The bright and red Virginias provide a wealth of tart and tangy citrus, vegetative grass, bread, sugar, some tangy ripe dark fruit, floralness, earth, wood, light sour lemon, spice, and touches of cream, vinegar and acidity. The bright is a little more noticeable than the red, and their inherent sweetness allows them to be top team players. The dried plumy, peppery, earthy, woody, lightly sweet Saint James perique is nearly the equal of the Virginias mostly because the dried plum aspects of the perique virtually match the fruitiness for recognition. Otherwise, it plays a support role. The dark fired Kentucky produces a little earth, wood, herbs, floralness, spice, vegetation, smoky barbecue, mild dry sourness, and a hint of nuttiness. The Cyprian Latakia offers light smoke, earth, wood, musty sweetness, incense, floralness and vegetation. There is some interplay between the dark fired and Latakia as they occasionally rise past each other for attention. Overall, they are a variable slot or two above the condiment line, and generally form an important bass note to the experience. The strength and nic-hit are a couple of steps past the medium mark. The taste is a notch stronger. There’s no chance of bite or harshness, but there are a few small rough edges which are typical for this sort of blend. The broken flakes are mildly moist, and as per my usual custom, I did not dry them. It has a little inconsistent complexity, and burns cool, clean and slow with a fruity, peppery, floral, smoky, mildly sour flavor that extends to the moderately lingering, pleasant after taste. The room note is tolerable. Leaves little dampness in the bowl, and requires a few more than an average number of relights. Not an all day smoke, but it is repeatable. Three and a half stars.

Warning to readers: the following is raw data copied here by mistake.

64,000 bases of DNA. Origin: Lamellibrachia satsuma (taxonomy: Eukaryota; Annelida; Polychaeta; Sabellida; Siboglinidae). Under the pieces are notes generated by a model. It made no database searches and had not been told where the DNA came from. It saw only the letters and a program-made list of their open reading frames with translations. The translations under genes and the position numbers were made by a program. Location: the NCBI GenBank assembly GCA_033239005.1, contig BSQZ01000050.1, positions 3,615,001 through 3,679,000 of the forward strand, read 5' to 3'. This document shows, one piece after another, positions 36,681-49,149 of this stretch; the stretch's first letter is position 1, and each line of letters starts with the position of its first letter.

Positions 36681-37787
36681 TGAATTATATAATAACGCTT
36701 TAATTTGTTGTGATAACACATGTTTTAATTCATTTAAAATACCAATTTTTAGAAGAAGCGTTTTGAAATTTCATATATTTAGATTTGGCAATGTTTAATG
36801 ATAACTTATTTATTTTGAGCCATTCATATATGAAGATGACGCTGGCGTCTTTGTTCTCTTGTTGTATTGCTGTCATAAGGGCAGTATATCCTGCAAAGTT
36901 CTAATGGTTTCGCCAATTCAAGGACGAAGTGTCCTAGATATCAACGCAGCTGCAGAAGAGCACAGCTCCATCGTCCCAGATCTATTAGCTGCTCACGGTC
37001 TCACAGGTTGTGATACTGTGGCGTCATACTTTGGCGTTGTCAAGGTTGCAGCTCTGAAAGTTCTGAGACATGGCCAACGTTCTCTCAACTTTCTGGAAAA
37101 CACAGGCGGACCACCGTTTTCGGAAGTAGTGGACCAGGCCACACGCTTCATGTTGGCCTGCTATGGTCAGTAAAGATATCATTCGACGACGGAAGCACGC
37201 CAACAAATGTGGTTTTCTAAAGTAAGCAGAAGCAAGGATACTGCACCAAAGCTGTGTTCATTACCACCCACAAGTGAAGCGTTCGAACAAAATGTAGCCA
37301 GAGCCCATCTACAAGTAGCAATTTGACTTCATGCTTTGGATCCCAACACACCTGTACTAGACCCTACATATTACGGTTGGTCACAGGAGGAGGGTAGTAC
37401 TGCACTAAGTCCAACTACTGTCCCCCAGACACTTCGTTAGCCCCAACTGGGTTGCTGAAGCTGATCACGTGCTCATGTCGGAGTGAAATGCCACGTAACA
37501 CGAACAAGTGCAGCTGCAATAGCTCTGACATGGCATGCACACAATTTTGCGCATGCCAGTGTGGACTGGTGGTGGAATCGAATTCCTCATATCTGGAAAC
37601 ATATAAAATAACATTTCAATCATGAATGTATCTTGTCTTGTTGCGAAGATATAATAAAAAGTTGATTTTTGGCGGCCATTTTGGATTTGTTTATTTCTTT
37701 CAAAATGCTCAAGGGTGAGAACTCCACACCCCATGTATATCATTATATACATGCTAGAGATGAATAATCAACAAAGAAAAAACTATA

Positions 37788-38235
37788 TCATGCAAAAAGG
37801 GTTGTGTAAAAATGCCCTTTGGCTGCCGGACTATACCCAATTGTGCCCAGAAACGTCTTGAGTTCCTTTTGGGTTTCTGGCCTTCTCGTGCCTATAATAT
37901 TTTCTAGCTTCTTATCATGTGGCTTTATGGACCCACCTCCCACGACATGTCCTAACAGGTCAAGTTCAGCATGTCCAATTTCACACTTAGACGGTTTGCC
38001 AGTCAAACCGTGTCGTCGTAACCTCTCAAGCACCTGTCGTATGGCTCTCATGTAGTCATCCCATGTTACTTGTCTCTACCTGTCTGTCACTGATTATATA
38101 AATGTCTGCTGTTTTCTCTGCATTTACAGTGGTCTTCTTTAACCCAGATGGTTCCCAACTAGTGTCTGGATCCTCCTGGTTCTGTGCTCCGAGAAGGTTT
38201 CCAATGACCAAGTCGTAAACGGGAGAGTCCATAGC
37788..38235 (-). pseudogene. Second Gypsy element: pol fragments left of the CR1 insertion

The broken flakes smell musky, tangy, sharp, and aren't too moist for imminent smoking. As they're rather well broken some can just be pinched, stuffed, puffed.
The smoke? Quite complex. There's a prominence of Virginias, sharp and ripe, but there's plenty going on behind these. The peppery Perique comes through clearly, has a spicy flavour. I find the fire-cured Kentucky brings a caustic smokiness; this really adds weight to the flavour. There's a touch of wood from the Latakia, this comes through after half a bowl. It burns perfectly, free from tongue bite.
Nicotine: above medium. Room-note: heavy but not bad.
Tin note of pungent smoky, dried fruit and wet wood. The brown flakes are moist but not tacky. They rub out easily and no drying needed. Burns slow with more than the normal amount of relights. The strength is medium and nic is mild to medium. No flavoring detected. Taste is medium, starting out strong, but mellows out quite a bit. Mostly consistent notes of sweet grass, lemon, toasted nuts, bread, dry earth, lightly smoked wood, mild tart plums, mild floral herbs, mild vinegar, and a mildly peppery retro. Virginias are leading with perique supporting. Kentucky and Latakia are keeping pace in the background. Room note is pleasant to tolerable, and aftertaste is outstanding.
Pipe Used: Wally Frank Limited White Bar Sandblast 128
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